The day after four people were shot within an evening in Gary, only two Lake County Council members agreed Tuesday to join an ad-hoc committee to address gun violence.
Councilman Charlie Brown, D-Gary, and Councilwoman Christine Cid, D-East Chicago, agreed to be members of the ad-hoc committee to look into what the seven-member council could do about gun violence and the sale of military-style guns.
In June, Brown urged the council to ban military-style gun sales at the Lake County Fairground gun shows. He called for the council to draft an ordinance to be drafted for the July meeting following two shootings in Gary — after a graduation ceremony for West Side Leadership Academy and at Playo’s nightclub.
But, Brown said last week that instead of an ordinance he would propose the formation of the committee because council members expressed concern about addressing the issue months away from the election.
Brown called for the creation of the committee Tuesday to look into “what can we do as a council to minimize the gun violence in Lake County.”
“I know that it’s a very, very touchy issue about guns and whether we’re going to deprive someone of guns as their personal protection. My major interest is in these multiple shooting rifles and weapons,” Brown said.
While the Indiana General Assembly “has tied our hands,” Brown said, he does not believe in giving up.
“I know that there is some kind of opening or something that we can do to minimize the multiple deaths and injuries in Lake County relative to these high powered guns that shoot multiple times,” Brown said. “I think we should at least indicate to our constituents that we’re looking at that and we will attempt to do as much as we can.”
Jody Madeira, professor of law at Indiana University Bloomington, said previously it’s likely such an ordinance would be unlawful because it would be a regulation of firearms, ammunition or accessories — which is illegal under state law. The legal way to stop the sale of military-style guns would be if the operator of the gun show made that decision, she said.
Councilman Dan Dernulc, R-Highland, said he’s not interested in joining the committee because he has “other things going on right now.” Dernulc, who is running for state senate, said there is “a constitutional issue” with guns.
“I think all of us out there do not want gun violence. But I also don’t want to infringe on people’s rights. I don’t mind a committee being brought in and being formed, but that’s one thing that we have to be cognizant of,” Dernulc said.
Cid said the issue isn’t the Second Amendment but gun violence. People should not have to live in fear to go to school or a parade or other places, she said.
“Something has to be done. We can’t just tie our hands behind our backs and say ‘Well, the Second Amendment is there’ and just let things be as they are,” Cid said. “There has to be some solution, even if it’s minor.”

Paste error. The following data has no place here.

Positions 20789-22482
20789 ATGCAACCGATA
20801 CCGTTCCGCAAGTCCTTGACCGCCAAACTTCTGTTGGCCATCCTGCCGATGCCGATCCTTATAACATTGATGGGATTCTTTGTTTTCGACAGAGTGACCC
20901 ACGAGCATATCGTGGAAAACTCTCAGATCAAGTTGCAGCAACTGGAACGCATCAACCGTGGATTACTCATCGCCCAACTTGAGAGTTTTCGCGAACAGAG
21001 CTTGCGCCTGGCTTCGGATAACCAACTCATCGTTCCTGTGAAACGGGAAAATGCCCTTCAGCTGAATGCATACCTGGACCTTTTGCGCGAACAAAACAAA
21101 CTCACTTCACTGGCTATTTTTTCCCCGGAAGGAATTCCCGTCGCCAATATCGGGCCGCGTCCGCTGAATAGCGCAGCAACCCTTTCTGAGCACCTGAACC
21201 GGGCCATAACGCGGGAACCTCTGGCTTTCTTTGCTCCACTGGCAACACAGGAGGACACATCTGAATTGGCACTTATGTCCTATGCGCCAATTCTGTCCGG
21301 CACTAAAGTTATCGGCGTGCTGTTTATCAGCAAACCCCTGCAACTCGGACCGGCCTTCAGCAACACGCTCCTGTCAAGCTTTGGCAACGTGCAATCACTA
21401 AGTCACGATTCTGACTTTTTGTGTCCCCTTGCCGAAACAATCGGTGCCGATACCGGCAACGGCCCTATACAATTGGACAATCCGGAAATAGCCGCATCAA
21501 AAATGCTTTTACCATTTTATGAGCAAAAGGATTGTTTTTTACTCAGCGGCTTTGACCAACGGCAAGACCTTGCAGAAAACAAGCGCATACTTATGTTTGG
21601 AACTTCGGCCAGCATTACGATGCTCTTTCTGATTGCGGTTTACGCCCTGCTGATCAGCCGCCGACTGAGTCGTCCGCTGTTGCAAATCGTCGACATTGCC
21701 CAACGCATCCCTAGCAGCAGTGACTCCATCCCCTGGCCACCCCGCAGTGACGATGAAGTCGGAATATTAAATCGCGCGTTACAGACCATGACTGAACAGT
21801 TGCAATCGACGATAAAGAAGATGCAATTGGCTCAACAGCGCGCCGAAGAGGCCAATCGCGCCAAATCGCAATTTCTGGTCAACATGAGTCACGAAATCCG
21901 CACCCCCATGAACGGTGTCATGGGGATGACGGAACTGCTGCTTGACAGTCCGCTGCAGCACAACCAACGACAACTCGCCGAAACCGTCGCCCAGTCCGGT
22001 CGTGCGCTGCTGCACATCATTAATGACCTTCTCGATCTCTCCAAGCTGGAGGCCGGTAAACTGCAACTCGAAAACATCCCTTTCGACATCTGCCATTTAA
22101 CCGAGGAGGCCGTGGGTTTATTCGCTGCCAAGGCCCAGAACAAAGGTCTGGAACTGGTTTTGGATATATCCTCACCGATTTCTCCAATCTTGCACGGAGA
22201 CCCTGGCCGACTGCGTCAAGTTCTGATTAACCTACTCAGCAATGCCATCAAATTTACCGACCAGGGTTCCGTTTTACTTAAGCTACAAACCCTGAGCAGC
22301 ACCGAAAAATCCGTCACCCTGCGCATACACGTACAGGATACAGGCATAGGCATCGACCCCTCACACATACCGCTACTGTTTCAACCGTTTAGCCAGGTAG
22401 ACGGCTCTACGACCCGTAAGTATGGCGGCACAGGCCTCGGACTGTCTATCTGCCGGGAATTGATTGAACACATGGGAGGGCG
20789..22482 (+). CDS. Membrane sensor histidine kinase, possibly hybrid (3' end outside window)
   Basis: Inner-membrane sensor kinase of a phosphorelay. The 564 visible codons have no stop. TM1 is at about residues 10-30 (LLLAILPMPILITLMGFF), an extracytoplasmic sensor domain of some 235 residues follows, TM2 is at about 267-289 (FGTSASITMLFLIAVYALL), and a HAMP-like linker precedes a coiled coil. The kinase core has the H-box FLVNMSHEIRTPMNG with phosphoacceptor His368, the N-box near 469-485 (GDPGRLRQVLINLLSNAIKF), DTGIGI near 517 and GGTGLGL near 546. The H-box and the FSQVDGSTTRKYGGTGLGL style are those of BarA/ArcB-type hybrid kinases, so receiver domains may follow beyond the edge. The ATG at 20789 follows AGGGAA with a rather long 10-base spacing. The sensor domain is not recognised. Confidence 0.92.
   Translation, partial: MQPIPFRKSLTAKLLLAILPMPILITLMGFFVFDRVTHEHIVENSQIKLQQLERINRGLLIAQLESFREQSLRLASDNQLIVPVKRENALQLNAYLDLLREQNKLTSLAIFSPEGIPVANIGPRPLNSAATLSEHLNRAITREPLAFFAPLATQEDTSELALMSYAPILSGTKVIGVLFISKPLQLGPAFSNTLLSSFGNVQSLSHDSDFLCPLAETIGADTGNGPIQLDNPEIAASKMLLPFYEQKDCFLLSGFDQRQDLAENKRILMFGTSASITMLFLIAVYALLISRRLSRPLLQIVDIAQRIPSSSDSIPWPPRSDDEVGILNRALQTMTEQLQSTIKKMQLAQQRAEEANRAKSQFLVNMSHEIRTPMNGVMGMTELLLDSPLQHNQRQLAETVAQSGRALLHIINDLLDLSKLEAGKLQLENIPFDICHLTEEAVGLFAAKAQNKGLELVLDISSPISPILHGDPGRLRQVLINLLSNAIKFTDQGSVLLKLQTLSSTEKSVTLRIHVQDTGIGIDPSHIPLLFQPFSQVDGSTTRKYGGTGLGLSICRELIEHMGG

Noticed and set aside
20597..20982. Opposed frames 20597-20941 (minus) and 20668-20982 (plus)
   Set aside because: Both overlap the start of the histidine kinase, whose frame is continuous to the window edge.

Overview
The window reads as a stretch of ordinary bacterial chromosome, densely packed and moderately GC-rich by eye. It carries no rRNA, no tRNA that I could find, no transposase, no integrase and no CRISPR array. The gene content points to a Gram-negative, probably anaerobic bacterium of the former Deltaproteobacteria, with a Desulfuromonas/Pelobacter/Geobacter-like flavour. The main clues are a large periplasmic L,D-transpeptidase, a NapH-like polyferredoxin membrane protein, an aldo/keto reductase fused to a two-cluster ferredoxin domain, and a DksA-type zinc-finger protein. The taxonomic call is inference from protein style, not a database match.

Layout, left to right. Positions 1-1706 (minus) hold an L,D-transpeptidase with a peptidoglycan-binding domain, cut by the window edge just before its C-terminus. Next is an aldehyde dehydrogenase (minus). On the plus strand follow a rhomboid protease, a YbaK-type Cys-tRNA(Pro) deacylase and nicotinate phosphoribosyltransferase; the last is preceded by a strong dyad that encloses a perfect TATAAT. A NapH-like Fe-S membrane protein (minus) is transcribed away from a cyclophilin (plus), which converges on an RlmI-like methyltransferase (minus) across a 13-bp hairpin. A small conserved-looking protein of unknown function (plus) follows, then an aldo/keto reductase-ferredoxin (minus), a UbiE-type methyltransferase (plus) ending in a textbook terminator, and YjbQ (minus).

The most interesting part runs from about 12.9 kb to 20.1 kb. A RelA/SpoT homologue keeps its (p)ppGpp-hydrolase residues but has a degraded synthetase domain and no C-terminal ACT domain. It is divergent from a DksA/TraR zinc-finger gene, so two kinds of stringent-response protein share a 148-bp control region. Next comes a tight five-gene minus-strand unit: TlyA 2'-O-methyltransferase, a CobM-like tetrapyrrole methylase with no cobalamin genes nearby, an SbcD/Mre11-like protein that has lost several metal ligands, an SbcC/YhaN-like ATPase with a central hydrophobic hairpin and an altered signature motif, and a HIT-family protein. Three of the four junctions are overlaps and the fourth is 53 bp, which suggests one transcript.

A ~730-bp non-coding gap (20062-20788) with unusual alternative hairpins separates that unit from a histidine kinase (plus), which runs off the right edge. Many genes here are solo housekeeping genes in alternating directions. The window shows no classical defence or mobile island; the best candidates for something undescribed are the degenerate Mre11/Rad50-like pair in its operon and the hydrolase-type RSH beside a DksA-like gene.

Following the overturning of Roe v. Wade, women can’t make decisions about their bodies “to save the unborn,” Cid said. But she questioned what is being done about gun violence to protect lives.
“Are guns so much more important than life here?” Cid said. “Stand up. Be brave. I’m not against the NRA. I’m not against people having guns. I’m not against that. I just want to save these children’s lives and other people’s lives so that they don’t have to fear going to an event.”
Brown said he’s not asking the council to violate the Constitution, but that the Second Amendment was drafted when people had muskets to protect their homes, Brown said.
“Nobody in the world … can convince me that the intent was that someone has a weapon like the AR-15 that is just ripping bodies apart and killing people on a regular basis. My only intent is what can we do to minimize that number. I don’t want to take away anybody’s rights whatsoever,” Brown said.
The council voted 7-0 to create the committee, but only Brown and Cid agreed Tuesday to be members of the committee.
When the committee meets, it would be required to give public notice of the meeting, said council president Ted Bilski, D-Hobart. The committee can’t take action but it can present information for the council to consider, he said.
After the vote, five people addressed the council about the creation of the committee.
Mike Lee, an activist with the NRA, said military-style guns account for 25% of gun violence in the country. The problem with gun violence are criminals, he said.
“Repeat offenders who don’t get charged, that’s where the problem is. It doesn’t lie in legal gun owners,” Lee said.
Rebecca Wyatt, a representative with the Interfaith Action Network, said she was disappointed that only two council members agreed to join the committee. People should not be fearful about gun violence while out in the community, she said.
“This has gone on way too long. We as a community want it to stop and we want you all to help us make it stop, whatever way there is,” Wyatt said. “It’s time to act. I respectfully as the council to do whatever it can to support this subcommittee when it comes back to you with recommendations.”
Peter O’Day, a member of the Interfaith Action Network, said he’s also disappointed that only two council members agreed to be on the committee.
O’Day said he has been a gun owner for the majority of his life, and that he’s been a member of the NRA since about 1974. What he’s seen in recent years is a cultural change regarding guns, O’Day said.
“Where guns are a tool to go hunt and just defend your home with a shot gun has become, in my opinion, a badge of masculinity,” O’Day said. “That cultural change is taking place. I’ve watched it in the NRA. If you look at the NRA’s magazine in 1974 and compare it to today, there’s no relationship.”
While the council may not be able to take legal action, O’Day said, it could address the culture around guns.
“Please try to do whatever you can about this culture of violence,” he said. “Every little bit helps.”